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Lethbridge Herald Newspaper Archives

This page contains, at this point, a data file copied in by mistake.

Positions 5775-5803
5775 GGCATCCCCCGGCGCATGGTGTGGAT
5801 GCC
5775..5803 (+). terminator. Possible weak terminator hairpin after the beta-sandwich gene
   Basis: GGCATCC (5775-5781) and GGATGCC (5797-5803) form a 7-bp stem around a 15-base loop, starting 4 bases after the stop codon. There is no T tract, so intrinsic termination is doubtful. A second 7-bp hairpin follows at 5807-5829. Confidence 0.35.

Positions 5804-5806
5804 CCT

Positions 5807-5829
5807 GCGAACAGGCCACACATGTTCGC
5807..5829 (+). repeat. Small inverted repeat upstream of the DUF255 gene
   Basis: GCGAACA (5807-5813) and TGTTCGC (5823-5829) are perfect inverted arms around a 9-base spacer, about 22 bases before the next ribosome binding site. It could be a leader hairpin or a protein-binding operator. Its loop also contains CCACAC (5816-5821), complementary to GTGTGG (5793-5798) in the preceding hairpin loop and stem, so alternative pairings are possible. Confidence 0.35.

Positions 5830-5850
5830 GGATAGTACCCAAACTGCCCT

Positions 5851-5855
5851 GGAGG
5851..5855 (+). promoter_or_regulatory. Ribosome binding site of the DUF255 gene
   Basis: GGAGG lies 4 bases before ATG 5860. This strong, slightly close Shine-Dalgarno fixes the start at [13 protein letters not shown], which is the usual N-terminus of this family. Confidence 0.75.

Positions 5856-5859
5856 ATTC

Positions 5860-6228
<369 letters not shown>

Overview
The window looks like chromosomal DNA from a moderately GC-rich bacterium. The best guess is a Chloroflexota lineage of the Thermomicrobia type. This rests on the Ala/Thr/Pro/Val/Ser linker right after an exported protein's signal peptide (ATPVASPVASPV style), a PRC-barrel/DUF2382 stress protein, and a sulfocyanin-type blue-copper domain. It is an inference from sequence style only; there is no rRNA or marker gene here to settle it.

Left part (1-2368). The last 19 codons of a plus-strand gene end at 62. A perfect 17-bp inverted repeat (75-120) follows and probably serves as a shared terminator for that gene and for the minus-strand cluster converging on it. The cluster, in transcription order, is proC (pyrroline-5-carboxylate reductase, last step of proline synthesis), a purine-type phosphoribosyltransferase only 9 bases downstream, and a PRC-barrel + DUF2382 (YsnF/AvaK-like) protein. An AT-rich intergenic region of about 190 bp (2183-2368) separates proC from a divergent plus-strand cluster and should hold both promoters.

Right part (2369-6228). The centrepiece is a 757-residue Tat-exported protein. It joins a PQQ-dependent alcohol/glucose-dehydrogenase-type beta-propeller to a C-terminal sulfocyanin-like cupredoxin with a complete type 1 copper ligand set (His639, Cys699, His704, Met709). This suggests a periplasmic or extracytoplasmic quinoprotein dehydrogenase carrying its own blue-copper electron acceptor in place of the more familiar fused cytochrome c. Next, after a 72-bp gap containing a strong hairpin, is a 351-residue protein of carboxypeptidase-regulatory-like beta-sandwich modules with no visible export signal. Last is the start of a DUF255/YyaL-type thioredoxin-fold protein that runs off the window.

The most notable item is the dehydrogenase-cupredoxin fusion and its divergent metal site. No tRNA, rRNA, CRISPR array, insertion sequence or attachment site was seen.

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Lethbridge Herald, The (Newspaper) - September 25, 1972, Lethbridge, Alberta 24 THE LETHBR1DGE HERALD Monday, Soplember 35, 1972 Marxist scholar battles 'slur' Mackasey defends job insurance act TORONTO (CP) A Hun- garian-born Marxist scholar who was refused an immigrant visa to teach at York Univer- sity In Toronto now is hero to ipply for landed immigrant status from within Canada. "I am not going to allow this irresponsible allega- tion that my presence is con- trary to the Canadian public in- stand against my Dr. Islvan said in an interview Sunday. The 42-year-old scholar was a close associate of George Uikas, minister of culture in the Hungarian provisional gov- ernment which was overthrown by Russian Stalinists in 1956. He fled to Italy, and in 1959 moved to Britain, where he has taught lor the last 13 years. A British citizen since 1965, he has held a senior post at the University of Sussex for the last six years. He resigned to accept the post of professor in the division of social science at York University. Dr. Meszaros arrived in To- ronto last Tuesday as a visitor and on the advice of liis law- yer, Paul Copeland, has applied for landed immigrant status from within Canada. "I understand that by this procedure, I will at least be told the reasons for the first re- fusal in he said. A letter Informing him that is application was rejected said only that to allow liim cn- ry was "contrary to Canadian public interest." Dr. Meszaros said he [Iwught the Canadian official who con- ducted the security interview in London was very naive, politi- cally. "He seemed to think in very simplistic terms and assumed that all Marxists are bombers and dynamiters." Dr. Meszaros is regarded as one of the world's leading scholars of left-wing thought. John Saywell, York Univer- sity's dean of arts, said last week: "It was kind of a coup to get him." Bryce Mackasey, federal im- migration minister, has said he will see that the case is re- viewed "in the light of the rep- utation of York University and Dr. Saywell." HE'LL KEEP IT FOR A WHILE-Mrs. Robert L. Crippen touches her aslrormut-husband's Wins nomination by acclamation GOLDEN, B.C. (CP) As ner Jansen, 49, was nominated by acclamation here by thIevv Brunswick and Nova Jcotia woodworkers to please Hr. Stanfield; eradicating ma- .eniily benefits; and by in- creasing the waiting period "rom two to four weeks. "We have an abnormally ligh rate of unemployment greater tiian we like. The prime minister admits tliis ant lie offers no excuses, only his determination to bring it back to (he level suggested by the Economic Council of to 4.5 per said Mr Mackasey. He said his parly's timetable for recovery was slowed by the international money crisis ant Ihe American surcharge issue. Truck plunges into creek CONSUL, Sask. (CP) How ard McKenzie, 23 of Creek, Sask., and Larry Wil son, 33, of Consul were kille when the half-ton truck the were in left a grid road and plunged into a creek near Con- sul in the southwestern corner of Saskatchewan. Where leaders 'ire today By THE CANADIAN PRESS Prime Minister In Van- couver. Conservative Leader New Democrat Leader Kitch- ener and Waterloo, Ont. Social Credit Leader Oiouef FULL TIME YEAR ROUND EMPLOYMENT IN MOBILE HOME GROWING SOUTHERN ALBERTA COMMUNITY Plenty of opportunity for advancement. On-the- iob training program provided. For details: contact MR. C. B. THOMAS PERSONNEL MANAGER SAFEWAY SHELTER SYSTEMS LTD. CLARES HOLM INDUSTRIAL AIRPORT BOX 970 CIARESHO1M, ALBERTA year. Of her husband's beard, Mrs. Crippen said: "He can keep it for o liHie while." The test was conducted tir a chamber at tha Manned Spacecraft Institutions for left stranded says WINNIPEG (CP) Institu- I tions for sclwoling, now "an- )r. Walter Worth of Edmonton aid chored to the past and Worth, Alberta's must become more effi- r cient if man is to control I change and choose Ms destiny, of advanced educa-ion, said "institutions for .chooling are being left in obsolescence and func-ioning more from habit Brothers t If society is to avoid chaos, he learning process must become more responsive (AP) North Vietnamese forces stepped up their attacks below Da Nang today in an apparent effort to gain fall efficient, he told the an-lual convention of the access routes to the vital north-south Highway One and support for the Saigon Wroth said each of modes of learning the institutional mode which Press correspondent Michael Putzel reported to most schools an estimated two North MONTREAL (CP) Two brothers were severely burned Sunday when they fell into a 15-foot deep metal reservoir used by the city for melting snow. Robert Vallee, 12 and Richard, 11, were rescued by police and firemen. The boys had left their home around 11: a.m. Police rescued them shortly after p.m. "The doctor told me the membership mode common to adult education, and iiie autonomous mode of drop-out cen-res and educational communes must be restructured. "Tomorrow's learning transaction must be responsive to situational factors: the characteristics of the learner; his objectives and those of society; the nature of what is to companies numbering up to 200 troops attacked a militia outpost about 25 miles south of Da Nang. The outpost is in a village which has access x> Highway One. Fifty miles to the south, government troops were reported to have begun an operation aimed at clearing Highway One south of Quang Ngai City. About six miles of the highway going to need plastic surgery over most of their bodies, and the human and material resources cut between the Song Ve bridge and the district town of cluding their said said the institutional Due, 15 miles south of boys' mother, Mrs. Ernest give- more attention Ngai City. content and said the wave of at- She said her sons below Da Nang is aimed pushed into the reservoir by other children and that better planning, teachers will have more time to destroying the Saigon government's credibility in protect- were burned when one of students, select the population it claims it other children lit some for learning and and threw it into the performance, Aug. 18, the attackers Police are investigating captured three district Vallee's as a whole, this and several outposts. A policeman said the boys probably would not have of events leads to more efficient instruction than is town has been recaptured. Thousands of refugees have vived much being aeliieved in left homeless and scores "There wasn't much oxygen left in that hole after the he said. "They were asking for water and they were in at present." In the membership mode, he said learners should not be dependent upon an institutional authority and a less civilians killed in the crossfire. There is no firm figure yet on civilian casualties or refugees, but at least fled from the district town of Tien The reservoir Is functional arrangement 40 miles south of Da by an eight-foot fence topped with barbed-wire, but the boys crawled through a small hole in the fence, police should be provided. "Process becomes more important than product; the journey more important than the In the northern region above Da Nang, light fighting was ire-ported hi Thua Thien and Quang Tri provinces where the autonomous troops have learner should be the a sweep Find deau on the objectives, content, methods and U.S. B-52 heavy bombers car- his learning Dr. out nearly 20 strikes inside southern half of North Viet- in should take over the of his learning, BOSTON (Reutcr) A Harvard University assistant dean, who was also a leading control over whole sequence of decisions that will be made in the course of attaining guards journalist, was found shot to death in his apartment Dr. Worth said it Is receives Saturday, police said. Joseph Strickland, 44, assistant dean at the graduate that these modes be available, but the purposes strengths and weaknesses award of arts and sciences, was must be made (CP) The Gover- parently murdered during Foot Guards re- night, police said. His body Sunday what command- found by a neighbor sprawled in a shower cubicle with officer Lt.-Col H. R. Hill called "the highest award a water still THE CANADIAN can free- Strickland won the 1968 of the city. Ter Prize for his coverage Colonel centuries-old honor gives riots for the Detroit Free 90, a veteran of 68 the unit official permission to His death follows the service with the through the City of Ot- earlier of Dr. Wolfgang "with bayonets fixed and Friedman, professor of Joseph colors flying." national law at New 44, assistant dean at the unit, which first saw City's Columbia ate School of Arts and baltle during the Hell Rebel- Friedman was stabbed U> at Harvard University, lion, now Is composed mainly by muggers in a street near leading black journalist, of stud en U who parade on Par- college campus. J shot to Hill in the summer. New Dodge Electronic Ignition System. It makes your life a little simpler. The first question you're going to ask is, what is it? The second. How is it going to simplify my life? O.K., to answer the first part. In any con- ventional ignition system .the mechanical breaker points may be the cause of some problems. Knowing this, Chrysler engineers developed a solid-state electronic system (all 6 8 cyl. engines) that eliminates the need for breaker points and condenser, and their resulting maintenance headaches. That essentially, is what the new system is. Now for what it can do for your car andyour wallet. For starters your car is going to start better at mileage levels when mechanical systems normally start to deteriorate, THE SOLID DIFFERENCE And because engine misfiring at high- way speeds is virtually eliminated exhaust emissions are greatly reduced. What will it mean to your pocketbook? Because there are no points to wear out, no condenser to replace, the cost of tune-ups drops considerably. The new electronic ignition system is just one of the many standard features built into Dodge. New front disc brakes, (except Dart with 6 cylinder unibody construction, torsion-bar suspension (except Colt) and new emission control systems are among the impressive list. Innovative engineering plus extra care in every detail, make us believe your new Dodge is the best Dodge we've ever built. Extra Care in Engineering... it makes the difference. Challenger Sports compact-2 models ;